McCain on taxes

I've had a lot of emails about a recent piece on McCain's failure to sell his main tax proposal--the refundable credit for health insurance. The article explained how the credit would leave most middle-income Americans paying less tax than under Obama's plans.

Both candidates have offered complex tax proposals. Proliferating alternative baselines (with or without the extension of the Bush tax cuts, with or without a "patch" for the alternative minimum tax, and so forth) deepen the confusion. Unable to fathom the details, voters are left to weigh the competing slogans. Mr Obama promises to cut taxes for 95 per cent of working families. Mr McCain says the rich need a tax cut, too. Guess who wins that argument.

Here is a fact you might not have noticed. It certainly seems to have slipped by most Americans. The typical US household would get a bigger tax cut under Mr McCain's proposals than under Mr Obama's. I know a few politicians who could do something with that.

Broadly speaking, Mr McCain proposes to leave the Bush tax cuts in place. Mr Obama proposes a big increase in taxes on people earning more than $250,000 a year, in order to cut taxes and increase subsidies at the bottom; for the middle, he too would mostly keep the Bush tax code. Middle-income households do come out slightly ahead under the Obama plan - but only if you leave out the effect of Mr McCain's healthcare proposal. The question is, why would you do that?

Mr McCain wants to abolish the tax-break for employer-provided healthcare and replace it with a refundable $5,000 credit. Mr Obama says that a family health plan might cost $12,000 a year - leaving families who buy their own policy $7,000 worse off. This is incorrect. So far as I know, Mr McCain has never taken the trouble to explain why.

Suppose a family currently has a $12,000 policy provided by an employer. Under the McCain proposal, instead of attracting relief as at present, this benefit would be taxed as ordinary employment income - but the extra tax paid would be more than offset by the new $5,000 credit. In the first analysis, nothing changes so far as employers are concerned: all the action is on the employee's pay cheque. The policy delivers a net tax cut to middle-income households and is enough to make the McCain tax plan on average a better overall deal for them than the Obama plan.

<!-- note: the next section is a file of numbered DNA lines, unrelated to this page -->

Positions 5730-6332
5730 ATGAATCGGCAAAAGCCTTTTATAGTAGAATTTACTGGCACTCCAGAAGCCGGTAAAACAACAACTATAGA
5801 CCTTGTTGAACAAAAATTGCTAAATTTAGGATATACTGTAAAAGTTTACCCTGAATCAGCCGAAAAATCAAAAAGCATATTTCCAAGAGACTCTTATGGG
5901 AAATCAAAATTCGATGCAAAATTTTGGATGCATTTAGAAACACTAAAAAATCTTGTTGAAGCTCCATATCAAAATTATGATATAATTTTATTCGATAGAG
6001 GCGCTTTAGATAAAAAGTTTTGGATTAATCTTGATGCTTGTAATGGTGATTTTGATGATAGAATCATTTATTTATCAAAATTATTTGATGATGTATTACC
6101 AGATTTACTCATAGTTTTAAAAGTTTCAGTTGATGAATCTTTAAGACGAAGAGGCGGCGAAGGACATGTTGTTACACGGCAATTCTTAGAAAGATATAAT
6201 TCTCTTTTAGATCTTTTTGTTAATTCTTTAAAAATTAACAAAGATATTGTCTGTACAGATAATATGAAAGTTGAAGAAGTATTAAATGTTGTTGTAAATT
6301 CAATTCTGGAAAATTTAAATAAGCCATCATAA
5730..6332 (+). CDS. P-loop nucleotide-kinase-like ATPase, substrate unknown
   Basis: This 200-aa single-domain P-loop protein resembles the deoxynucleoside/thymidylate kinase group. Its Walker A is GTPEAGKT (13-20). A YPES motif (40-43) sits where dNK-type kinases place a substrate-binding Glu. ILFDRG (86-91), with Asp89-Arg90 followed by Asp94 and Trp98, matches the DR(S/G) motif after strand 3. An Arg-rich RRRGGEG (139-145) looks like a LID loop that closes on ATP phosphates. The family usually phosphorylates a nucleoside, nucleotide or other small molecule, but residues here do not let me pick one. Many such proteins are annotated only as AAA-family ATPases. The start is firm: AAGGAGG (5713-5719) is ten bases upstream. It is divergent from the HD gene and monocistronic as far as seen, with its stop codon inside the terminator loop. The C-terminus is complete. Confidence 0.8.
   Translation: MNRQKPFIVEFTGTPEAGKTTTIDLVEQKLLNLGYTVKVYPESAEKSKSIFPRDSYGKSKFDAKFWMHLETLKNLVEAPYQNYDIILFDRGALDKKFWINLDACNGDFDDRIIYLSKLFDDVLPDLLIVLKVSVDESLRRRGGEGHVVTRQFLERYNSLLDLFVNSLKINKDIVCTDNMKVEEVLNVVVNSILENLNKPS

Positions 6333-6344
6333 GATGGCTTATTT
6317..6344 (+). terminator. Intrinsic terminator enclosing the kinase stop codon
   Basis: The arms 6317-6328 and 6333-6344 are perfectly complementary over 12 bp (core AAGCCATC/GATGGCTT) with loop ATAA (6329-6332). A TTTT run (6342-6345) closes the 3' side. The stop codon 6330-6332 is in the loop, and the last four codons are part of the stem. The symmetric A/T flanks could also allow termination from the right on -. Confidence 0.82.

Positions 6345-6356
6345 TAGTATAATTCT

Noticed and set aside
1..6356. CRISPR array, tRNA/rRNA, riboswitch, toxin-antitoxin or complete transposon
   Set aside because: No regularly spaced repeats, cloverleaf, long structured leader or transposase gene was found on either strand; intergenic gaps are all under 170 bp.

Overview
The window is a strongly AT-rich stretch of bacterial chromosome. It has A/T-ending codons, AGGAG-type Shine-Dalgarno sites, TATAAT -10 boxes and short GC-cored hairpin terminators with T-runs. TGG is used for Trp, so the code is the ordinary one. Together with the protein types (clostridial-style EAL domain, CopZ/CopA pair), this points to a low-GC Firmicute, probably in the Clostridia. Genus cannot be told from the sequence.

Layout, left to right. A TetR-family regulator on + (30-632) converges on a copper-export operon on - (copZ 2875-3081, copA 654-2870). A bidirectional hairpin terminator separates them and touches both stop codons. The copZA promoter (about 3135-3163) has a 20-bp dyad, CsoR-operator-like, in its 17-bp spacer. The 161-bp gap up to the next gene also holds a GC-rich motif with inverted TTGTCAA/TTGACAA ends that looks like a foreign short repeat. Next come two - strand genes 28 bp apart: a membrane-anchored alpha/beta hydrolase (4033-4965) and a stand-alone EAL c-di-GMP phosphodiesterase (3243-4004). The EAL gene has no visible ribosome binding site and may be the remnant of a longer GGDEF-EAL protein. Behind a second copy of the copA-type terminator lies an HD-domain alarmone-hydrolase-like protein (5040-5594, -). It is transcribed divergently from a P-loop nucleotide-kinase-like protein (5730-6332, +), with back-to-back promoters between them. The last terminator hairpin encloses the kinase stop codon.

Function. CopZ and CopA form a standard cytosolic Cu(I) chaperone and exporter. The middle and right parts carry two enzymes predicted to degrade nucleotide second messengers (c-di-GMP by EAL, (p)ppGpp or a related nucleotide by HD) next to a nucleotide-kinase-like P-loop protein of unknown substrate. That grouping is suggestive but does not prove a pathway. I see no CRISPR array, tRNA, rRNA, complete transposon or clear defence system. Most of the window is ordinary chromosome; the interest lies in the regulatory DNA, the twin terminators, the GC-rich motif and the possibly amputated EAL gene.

Odd, don't you think, that the McCain campaign should think this unworthy of emphasis?

As it happens, taken together, I prefer Obama's tax and health-care proposals to McCain's: I think McCain's health credit is good as far as it goes, but it does not go nearly far enough. Obama's plan would expand coverage much more, and it seems to me that this should be a key goal. However, the fact remains that McCain's plan would put more disposable income (net of taxes and health-care outlays) in the pockets of most middle-income voters.

Well, you would not guess this from the way the McCain campaign has dealt with the issue. Joe the Plumber and the preoccupation with Obama's thinking on redistribution has clouded what surely ought to have been the main thing, from a tactical point of view. Anyway, as many have pointed out, we are all redistributionists in principle. Republicans too believe in spreading the wealth around. Is McCain planning to abolish the earned-income tax credit? Is he proposing a flat-rate income tax with no exemptions? It is a question of how far, not whether.

Many of the emails I received began, "You are just wrong," and came from accounting firms, lawyers, and academics of one sort or another. I was initially disconcerted. What had I missed, I wondered? But no, it turns out, my correspondents had simply misunderstood McCain's proposal in one way or another--and I don't blame them for having done so. He is offering a refundable tax credit, not an ordinary credit (which can only be set against taxes owed) and not a deduction in taxable income (which would provide a much smaller tax saving); this credit would also be paid to people with employer-provided health insurance, not just to people who buy their own; and the existing payroll-tax exemption for health insurance would continue under the McCain plan (if this were abolished too, his plan would cut disposable income rather than increase it for many households).

These were the most popular reasons for believing I was mistaken, and for maintaining that the Obama proposals would give middle-income households a bigger overall tax cut. Even sophisticated voters have failed to get the message: McCain is offering middle-income American a bigger tax cut than Obama.

Am I naive to suppose that this would have been a stronger selling-point than Joe the Plumber? Wouldn't it have been a good idea to make sure this was understood?